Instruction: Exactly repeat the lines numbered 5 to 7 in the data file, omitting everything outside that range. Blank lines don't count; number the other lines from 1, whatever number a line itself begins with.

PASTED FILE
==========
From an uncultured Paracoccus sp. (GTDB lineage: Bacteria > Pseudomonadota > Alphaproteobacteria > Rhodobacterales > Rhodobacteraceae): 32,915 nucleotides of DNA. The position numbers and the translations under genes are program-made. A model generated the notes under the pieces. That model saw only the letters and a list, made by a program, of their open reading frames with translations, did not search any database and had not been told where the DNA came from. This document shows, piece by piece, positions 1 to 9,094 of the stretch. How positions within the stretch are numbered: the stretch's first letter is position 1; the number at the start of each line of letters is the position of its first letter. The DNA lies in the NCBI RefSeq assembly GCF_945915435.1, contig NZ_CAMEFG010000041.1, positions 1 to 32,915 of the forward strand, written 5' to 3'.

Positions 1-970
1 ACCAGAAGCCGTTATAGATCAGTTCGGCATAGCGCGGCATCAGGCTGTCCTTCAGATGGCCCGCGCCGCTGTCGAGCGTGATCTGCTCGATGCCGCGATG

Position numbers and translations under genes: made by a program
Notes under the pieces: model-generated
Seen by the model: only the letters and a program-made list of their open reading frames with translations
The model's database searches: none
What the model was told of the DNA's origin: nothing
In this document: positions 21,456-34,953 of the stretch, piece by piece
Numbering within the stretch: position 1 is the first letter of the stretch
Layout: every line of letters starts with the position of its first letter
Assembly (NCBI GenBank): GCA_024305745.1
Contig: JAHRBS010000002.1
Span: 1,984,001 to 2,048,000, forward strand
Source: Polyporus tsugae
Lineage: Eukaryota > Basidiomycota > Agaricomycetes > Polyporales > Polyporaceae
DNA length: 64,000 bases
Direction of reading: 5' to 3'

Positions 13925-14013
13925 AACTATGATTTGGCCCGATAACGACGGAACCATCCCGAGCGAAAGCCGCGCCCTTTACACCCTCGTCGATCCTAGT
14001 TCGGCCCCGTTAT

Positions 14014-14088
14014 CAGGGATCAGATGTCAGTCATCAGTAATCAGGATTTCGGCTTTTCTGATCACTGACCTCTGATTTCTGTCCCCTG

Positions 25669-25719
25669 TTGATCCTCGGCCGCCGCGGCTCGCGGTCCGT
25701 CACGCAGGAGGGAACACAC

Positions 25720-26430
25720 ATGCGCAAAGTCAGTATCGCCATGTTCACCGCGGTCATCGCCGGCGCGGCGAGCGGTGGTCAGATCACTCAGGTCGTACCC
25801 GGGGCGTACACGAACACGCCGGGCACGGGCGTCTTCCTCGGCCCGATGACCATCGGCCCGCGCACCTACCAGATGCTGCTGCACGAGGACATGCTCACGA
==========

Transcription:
Notes under the pieces: model-generated
Seen by the model: only the letters and a program-made list of their open reading frames with translations
The model's database searches: none